Three former Oregon secretaries of state today called on the current secretary of state, Republican Dennis Richardson, to investigate allegations of signature gathering fraud on initiative petition 31, an anti-tax measure that has qualified for the November ballot.

The three, all Democrats, are former Gov. Barbara Roberts, Bill Bradbury and Jeanne Atkins, who is Richardson's predecessor and the chair of the Democratic Party of Oregon.

As WW first reported, a woman named Connea Derber filed complaints with the secretary of state's elections division and the Oregon Bureau of Labor and Industries alleging that a representative of Ballot Access LLC had allowed Derber to collect signatures improperly; had fraudulently signed signature sheets and proposed improper payment by signature. Ballot Access denied any wrongdoing.

Despite Derber's complaints, Richardson's office quickly determined that IP 31 qualified for the November ballot.

The initiative, funded primarily by the Oregon Association of Realtors, would amend the Oregon Constitution to require a three-fifths vote of both legislative chambers for any measure that raises new revenue in any fashion. (Currently, new taxes require three-fifths votes but other measures, such as reducing or eliminating existing tax breaks do not).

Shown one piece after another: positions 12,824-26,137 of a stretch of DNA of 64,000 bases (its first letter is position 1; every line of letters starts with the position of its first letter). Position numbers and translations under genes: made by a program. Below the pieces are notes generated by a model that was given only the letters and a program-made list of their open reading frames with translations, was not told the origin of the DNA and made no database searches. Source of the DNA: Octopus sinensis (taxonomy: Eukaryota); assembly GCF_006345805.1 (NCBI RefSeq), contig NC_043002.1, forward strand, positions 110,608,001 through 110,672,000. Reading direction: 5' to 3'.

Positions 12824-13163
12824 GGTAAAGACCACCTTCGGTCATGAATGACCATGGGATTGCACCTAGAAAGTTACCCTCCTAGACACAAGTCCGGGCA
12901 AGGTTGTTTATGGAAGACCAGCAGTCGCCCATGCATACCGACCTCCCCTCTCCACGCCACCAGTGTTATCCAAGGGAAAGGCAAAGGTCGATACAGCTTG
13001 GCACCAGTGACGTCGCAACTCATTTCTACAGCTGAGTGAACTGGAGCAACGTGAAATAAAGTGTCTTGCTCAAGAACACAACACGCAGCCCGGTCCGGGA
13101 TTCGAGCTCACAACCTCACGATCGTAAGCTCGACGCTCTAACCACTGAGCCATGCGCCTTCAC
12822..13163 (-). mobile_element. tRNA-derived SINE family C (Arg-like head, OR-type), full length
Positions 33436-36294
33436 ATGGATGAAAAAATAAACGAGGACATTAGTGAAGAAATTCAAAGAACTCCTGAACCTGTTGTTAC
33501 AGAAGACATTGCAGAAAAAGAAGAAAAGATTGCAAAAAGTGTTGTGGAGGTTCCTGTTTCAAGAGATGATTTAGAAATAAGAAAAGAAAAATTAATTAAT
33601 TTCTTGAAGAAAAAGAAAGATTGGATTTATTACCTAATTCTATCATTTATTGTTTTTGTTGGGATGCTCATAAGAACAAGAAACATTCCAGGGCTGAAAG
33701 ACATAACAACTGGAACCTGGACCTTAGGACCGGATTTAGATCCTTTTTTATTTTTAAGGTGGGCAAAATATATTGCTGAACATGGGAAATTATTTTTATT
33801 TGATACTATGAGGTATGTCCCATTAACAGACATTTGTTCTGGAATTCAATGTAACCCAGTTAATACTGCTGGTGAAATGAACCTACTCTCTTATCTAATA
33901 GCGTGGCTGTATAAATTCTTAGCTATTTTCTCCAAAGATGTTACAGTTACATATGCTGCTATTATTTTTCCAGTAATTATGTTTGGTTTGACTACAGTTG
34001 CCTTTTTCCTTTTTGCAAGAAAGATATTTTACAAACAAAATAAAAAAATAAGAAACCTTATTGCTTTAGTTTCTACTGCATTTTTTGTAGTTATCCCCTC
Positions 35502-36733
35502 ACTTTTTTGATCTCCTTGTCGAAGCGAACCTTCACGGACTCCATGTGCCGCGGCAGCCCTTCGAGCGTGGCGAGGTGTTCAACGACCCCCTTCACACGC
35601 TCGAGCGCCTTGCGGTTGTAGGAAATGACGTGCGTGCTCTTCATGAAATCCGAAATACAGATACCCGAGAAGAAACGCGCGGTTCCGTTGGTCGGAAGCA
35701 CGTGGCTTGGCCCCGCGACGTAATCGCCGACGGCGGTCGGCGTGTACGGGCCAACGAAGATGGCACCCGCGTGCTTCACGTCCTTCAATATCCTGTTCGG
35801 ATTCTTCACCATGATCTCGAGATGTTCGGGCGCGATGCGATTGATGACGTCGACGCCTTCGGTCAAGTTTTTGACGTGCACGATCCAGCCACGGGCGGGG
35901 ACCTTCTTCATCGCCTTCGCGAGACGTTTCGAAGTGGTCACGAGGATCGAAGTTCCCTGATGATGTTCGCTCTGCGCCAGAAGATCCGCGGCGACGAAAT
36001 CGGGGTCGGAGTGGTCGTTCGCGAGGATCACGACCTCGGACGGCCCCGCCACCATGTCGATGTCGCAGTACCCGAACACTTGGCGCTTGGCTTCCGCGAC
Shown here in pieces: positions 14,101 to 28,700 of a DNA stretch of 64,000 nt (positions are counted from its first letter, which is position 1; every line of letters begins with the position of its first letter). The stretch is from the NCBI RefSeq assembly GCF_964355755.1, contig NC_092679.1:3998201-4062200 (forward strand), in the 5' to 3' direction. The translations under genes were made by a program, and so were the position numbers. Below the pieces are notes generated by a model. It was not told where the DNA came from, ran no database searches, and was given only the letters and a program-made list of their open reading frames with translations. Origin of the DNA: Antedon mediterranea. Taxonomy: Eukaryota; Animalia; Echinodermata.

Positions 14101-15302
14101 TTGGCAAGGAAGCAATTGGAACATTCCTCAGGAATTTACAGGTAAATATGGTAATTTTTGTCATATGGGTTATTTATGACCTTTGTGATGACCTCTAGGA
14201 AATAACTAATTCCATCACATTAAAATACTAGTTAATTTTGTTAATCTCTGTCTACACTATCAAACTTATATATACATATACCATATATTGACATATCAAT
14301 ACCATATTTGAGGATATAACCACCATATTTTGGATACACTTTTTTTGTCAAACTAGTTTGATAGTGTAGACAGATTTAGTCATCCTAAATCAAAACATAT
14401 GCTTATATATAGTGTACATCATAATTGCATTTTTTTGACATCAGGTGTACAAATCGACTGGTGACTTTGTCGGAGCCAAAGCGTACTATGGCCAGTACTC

"Even though, the Secretary of State's office has said they've completed verification of Initiative Petition 31, the Oregon Constitution allows until August 5th for the Secretary of State to review whether or not a measure should be certified for the ballot," said the statement issued by the three former SOSs. "We strongly urge the Secretary to use all the rules and laws at his disposal to take the time to fully investigate the civil allegations against IP 31 before putting this measure in front of voters."

Debra Royal, Richardson's chief of staff, says the elections division has taken the appropriate steps.

"The complaint was referred to the attorney general as it is a criminal allegation, and it was referred on the same day it was received," Royal said in an email. "Even if the AG determines the allegations to be true and all signatures in question were disregarded, the initiative still had enough signatures to easily qualify."